The program began on Jan. 25 and will run until May 11. Additionally, the program is open to taking short-term students at any point. While 36 students are attending the program in its entirety, there are 45 total students including students attending in the short-term. Students on the program come from many different universities, including, inter alia, Yeshiva University, University of Penn, Colombia, NYU, Queens, Baruch College, FIT, Florida Atlantic University, Maryland and Touro.
The program maintains two floors of the hotel, one for males and one for females, separated by one floor in between. Additionally, the program maintains a designated “hang-out” room in the hotel exclusively for the program. “When we came to visit, this hotel appeared to be the most fitting for the long-term and student-based nature of our program ” commented Wax. “Everything is perfect for our program’s success.” According to the website, “The Hilton Hotel Alana is located on the edge of Waikiki, within a mile of Waikiki Beach, Duke Kahanamoku Lagoon, and the Ala Moana Center, and within three miles of the Waikiki Aquarium, Royal Hawaiian Center, and downtown Honolulu.”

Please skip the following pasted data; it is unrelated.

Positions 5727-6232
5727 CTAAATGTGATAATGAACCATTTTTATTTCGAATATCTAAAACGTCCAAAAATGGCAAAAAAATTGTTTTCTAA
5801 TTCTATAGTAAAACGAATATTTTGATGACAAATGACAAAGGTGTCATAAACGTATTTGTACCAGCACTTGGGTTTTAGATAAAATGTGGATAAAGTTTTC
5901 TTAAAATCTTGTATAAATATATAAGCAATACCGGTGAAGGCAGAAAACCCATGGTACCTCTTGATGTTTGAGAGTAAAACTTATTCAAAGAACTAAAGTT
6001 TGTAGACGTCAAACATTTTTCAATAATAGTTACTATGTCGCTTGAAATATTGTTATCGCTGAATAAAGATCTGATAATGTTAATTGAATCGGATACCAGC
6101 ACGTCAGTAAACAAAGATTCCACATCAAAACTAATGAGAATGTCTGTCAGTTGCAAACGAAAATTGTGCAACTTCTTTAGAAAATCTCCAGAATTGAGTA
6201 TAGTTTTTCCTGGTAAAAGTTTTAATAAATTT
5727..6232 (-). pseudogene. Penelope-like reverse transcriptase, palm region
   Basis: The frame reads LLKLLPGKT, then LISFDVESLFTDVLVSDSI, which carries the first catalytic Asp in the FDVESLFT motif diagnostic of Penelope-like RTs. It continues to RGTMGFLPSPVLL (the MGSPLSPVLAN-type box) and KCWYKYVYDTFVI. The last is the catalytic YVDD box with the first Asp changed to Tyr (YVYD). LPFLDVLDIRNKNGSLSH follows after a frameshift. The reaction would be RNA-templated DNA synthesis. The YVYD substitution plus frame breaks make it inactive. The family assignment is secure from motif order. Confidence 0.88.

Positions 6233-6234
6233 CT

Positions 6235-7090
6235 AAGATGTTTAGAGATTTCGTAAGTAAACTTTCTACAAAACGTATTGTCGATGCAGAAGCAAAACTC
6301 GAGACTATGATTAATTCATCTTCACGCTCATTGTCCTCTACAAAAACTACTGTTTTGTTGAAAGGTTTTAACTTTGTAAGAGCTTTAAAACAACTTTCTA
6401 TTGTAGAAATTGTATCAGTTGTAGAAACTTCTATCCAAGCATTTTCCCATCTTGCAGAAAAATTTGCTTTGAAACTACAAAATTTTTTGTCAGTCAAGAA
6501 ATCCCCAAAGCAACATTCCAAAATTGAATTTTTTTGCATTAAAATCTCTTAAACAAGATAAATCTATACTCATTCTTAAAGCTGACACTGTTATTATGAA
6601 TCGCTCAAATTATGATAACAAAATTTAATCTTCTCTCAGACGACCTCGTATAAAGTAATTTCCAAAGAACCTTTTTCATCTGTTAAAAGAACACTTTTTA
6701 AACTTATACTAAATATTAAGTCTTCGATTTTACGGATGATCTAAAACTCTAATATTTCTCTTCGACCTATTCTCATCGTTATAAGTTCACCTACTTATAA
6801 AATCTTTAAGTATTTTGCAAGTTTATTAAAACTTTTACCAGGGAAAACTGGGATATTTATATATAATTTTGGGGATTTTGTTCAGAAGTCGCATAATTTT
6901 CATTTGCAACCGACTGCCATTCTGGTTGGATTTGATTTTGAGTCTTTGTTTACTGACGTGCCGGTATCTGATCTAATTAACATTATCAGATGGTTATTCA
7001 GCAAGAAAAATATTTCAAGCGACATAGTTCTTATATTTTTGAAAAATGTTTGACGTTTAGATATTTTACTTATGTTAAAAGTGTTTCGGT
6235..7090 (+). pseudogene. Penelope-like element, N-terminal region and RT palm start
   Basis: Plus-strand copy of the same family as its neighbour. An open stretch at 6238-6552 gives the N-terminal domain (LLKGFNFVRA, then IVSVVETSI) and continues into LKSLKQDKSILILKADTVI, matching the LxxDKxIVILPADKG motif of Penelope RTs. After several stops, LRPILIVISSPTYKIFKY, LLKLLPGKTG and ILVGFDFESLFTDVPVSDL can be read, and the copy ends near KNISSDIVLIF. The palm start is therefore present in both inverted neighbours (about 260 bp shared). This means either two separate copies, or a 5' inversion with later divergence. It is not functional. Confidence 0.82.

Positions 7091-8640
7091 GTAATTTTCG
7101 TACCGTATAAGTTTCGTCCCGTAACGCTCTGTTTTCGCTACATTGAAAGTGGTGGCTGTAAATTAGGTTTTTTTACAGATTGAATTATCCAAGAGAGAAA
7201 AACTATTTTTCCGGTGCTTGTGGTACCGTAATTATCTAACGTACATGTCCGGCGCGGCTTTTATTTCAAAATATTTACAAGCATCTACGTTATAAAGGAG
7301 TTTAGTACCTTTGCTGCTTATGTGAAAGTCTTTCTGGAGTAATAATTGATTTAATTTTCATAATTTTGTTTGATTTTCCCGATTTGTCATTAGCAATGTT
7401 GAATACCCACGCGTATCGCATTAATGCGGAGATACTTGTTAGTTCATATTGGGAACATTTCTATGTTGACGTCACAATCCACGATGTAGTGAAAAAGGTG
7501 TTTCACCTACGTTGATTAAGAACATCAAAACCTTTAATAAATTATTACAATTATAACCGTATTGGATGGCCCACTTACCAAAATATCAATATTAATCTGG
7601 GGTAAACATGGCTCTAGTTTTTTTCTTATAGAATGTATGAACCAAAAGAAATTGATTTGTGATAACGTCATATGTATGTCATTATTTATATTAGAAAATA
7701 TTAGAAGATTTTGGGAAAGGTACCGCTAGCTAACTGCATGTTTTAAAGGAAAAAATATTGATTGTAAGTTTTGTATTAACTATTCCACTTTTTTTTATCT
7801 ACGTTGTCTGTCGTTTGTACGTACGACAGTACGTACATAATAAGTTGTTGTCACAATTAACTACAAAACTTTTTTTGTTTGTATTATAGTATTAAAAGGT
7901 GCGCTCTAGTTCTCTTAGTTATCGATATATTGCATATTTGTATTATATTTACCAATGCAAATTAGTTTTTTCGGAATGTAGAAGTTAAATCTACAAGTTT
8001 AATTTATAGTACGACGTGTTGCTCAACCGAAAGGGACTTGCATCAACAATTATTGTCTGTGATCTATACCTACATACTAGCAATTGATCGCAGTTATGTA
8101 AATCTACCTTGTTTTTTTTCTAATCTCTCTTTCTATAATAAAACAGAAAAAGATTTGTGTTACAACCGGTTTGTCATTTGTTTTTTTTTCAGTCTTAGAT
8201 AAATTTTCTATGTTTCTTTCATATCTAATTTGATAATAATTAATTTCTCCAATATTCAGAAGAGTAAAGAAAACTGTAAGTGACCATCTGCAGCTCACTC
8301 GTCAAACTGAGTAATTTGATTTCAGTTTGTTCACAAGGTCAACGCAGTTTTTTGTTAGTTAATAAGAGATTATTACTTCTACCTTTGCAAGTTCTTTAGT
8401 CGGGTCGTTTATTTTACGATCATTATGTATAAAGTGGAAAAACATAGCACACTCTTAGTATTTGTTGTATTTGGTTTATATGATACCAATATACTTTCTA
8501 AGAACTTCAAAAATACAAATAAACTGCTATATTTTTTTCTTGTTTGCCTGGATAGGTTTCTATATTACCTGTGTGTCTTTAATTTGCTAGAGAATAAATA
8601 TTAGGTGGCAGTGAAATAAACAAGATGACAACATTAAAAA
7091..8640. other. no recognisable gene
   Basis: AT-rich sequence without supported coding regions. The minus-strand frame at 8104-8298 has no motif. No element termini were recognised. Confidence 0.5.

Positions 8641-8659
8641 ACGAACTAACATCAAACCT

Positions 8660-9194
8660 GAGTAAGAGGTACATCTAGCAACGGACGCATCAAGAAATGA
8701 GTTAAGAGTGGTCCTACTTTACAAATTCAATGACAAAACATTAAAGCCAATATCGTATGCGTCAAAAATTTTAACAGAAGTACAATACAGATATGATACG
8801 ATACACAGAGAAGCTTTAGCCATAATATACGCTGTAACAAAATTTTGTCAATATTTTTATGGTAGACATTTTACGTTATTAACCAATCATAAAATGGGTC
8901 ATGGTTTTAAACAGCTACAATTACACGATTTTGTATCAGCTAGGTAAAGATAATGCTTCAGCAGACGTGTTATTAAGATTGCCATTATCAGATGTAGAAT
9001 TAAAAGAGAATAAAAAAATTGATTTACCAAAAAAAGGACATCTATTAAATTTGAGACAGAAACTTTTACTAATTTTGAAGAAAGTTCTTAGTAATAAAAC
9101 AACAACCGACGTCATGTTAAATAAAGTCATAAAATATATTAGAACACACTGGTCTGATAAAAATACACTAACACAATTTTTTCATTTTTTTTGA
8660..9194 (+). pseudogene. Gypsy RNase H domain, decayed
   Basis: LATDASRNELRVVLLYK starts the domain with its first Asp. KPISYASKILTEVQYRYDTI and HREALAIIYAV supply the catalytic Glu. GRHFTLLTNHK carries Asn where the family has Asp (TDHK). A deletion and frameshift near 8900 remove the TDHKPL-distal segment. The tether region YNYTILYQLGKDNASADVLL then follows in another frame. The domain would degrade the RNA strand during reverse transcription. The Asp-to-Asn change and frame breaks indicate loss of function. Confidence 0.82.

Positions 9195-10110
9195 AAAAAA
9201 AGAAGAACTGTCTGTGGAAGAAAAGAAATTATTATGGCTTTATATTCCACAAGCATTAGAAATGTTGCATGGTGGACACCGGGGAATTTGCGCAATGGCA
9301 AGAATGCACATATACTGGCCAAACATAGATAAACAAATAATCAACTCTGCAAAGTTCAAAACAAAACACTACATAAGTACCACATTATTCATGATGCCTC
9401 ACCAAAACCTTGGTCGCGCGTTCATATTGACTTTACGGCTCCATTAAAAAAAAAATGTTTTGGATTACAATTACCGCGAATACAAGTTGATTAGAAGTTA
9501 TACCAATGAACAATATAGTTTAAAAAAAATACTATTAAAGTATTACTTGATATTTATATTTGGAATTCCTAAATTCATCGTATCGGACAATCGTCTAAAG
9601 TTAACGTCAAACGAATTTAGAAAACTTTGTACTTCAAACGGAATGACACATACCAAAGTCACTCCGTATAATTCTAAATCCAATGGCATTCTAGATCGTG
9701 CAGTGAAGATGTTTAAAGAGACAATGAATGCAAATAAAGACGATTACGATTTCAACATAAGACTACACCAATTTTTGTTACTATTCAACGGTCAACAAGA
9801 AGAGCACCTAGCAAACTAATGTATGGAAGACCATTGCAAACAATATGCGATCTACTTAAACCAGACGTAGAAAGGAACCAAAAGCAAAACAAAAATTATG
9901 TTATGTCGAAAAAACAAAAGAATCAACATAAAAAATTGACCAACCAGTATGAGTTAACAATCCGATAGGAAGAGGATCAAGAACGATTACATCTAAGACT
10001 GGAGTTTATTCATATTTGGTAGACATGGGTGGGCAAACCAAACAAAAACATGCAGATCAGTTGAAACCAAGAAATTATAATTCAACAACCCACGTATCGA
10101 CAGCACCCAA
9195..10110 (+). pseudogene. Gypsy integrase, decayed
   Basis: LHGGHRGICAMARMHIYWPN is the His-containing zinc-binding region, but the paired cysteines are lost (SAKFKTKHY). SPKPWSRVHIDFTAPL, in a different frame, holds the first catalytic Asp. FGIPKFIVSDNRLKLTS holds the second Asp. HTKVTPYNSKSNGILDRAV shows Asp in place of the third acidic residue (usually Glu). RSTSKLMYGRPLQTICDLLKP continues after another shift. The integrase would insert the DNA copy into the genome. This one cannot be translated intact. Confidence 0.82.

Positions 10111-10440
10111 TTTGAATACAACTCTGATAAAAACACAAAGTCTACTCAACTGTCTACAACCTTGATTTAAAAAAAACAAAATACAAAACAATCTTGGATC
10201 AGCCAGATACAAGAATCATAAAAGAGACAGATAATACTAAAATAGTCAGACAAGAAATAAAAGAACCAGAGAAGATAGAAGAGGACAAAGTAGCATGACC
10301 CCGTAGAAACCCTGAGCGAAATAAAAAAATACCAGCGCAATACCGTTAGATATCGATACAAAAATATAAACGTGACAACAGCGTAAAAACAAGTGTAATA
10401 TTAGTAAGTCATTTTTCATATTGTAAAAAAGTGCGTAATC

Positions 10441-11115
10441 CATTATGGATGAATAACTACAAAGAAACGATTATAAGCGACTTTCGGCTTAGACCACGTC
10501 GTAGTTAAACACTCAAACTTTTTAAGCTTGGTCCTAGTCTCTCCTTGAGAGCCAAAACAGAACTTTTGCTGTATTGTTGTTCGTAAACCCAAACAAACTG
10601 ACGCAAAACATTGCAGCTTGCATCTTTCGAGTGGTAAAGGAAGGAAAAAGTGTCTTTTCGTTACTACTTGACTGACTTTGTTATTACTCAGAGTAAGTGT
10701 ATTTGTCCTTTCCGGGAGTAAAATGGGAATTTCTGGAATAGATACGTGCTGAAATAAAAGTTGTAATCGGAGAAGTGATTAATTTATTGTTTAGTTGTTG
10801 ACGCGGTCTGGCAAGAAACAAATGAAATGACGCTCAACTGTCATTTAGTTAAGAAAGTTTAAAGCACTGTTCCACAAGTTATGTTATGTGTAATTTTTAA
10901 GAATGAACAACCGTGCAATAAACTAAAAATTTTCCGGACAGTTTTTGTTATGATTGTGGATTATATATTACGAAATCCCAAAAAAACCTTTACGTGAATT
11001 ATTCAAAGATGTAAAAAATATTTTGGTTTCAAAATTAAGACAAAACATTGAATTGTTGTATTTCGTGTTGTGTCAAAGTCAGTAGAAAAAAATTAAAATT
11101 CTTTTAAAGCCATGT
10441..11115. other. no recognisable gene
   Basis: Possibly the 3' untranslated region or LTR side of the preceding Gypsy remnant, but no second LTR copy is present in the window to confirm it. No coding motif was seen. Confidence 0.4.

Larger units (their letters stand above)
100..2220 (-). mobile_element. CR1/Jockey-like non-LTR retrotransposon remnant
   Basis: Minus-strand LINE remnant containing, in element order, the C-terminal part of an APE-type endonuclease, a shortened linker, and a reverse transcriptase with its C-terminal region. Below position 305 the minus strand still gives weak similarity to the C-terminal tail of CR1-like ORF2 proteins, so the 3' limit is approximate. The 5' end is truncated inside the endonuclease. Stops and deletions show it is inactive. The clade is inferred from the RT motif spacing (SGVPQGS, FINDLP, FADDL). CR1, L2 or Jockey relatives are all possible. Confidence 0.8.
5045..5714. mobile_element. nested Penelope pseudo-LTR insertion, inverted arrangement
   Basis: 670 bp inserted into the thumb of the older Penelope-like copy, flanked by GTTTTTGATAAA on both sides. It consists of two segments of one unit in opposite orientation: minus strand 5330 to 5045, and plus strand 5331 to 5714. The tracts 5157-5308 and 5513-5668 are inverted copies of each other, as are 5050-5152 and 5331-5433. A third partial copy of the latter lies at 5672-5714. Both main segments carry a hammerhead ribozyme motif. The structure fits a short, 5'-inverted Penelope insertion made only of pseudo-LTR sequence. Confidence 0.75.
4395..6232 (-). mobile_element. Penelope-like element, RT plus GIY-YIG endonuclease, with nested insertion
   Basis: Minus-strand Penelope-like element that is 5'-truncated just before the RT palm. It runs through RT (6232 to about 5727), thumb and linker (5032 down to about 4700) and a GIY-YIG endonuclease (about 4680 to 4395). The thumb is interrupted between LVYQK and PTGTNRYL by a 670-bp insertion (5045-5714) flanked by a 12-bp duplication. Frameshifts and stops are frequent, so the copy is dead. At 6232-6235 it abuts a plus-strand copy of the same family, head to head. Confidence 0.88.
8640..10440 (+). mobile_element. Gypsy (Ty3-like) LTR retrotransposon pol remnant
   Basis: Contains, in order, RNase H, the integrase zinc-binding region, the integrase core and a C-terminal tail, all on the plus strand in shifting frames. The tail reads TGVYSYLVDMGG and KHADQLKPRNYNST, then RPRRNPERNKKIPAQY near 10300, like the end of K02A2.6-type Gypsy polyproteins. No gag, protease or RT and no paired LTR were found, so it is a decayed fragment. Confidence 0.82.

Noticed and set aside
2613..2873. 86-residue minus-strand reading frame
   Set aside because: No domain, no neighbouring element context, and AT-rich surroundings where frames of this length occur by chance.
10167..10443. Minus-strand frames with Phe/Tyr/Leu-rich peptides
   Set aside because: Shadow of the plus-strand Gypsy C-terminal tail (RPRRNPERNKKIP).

There are three daily minyanim, with shacharis at the local Chabad and mincha and ma’ariv after lunch and dinner, respectively. Additionally, there are learning opportunities, including chavrusas and chaburas with the Chabad rabbis and the rebbetzin. “We wanted students to have an opportunity to learn. There is a great opportunity for people to engage with their Yiddishkeit,” said Wax. On Shabbos, they eat meals at the Chabad; many secular Israelis reside in Hawaii and they hang out there on Shabbos.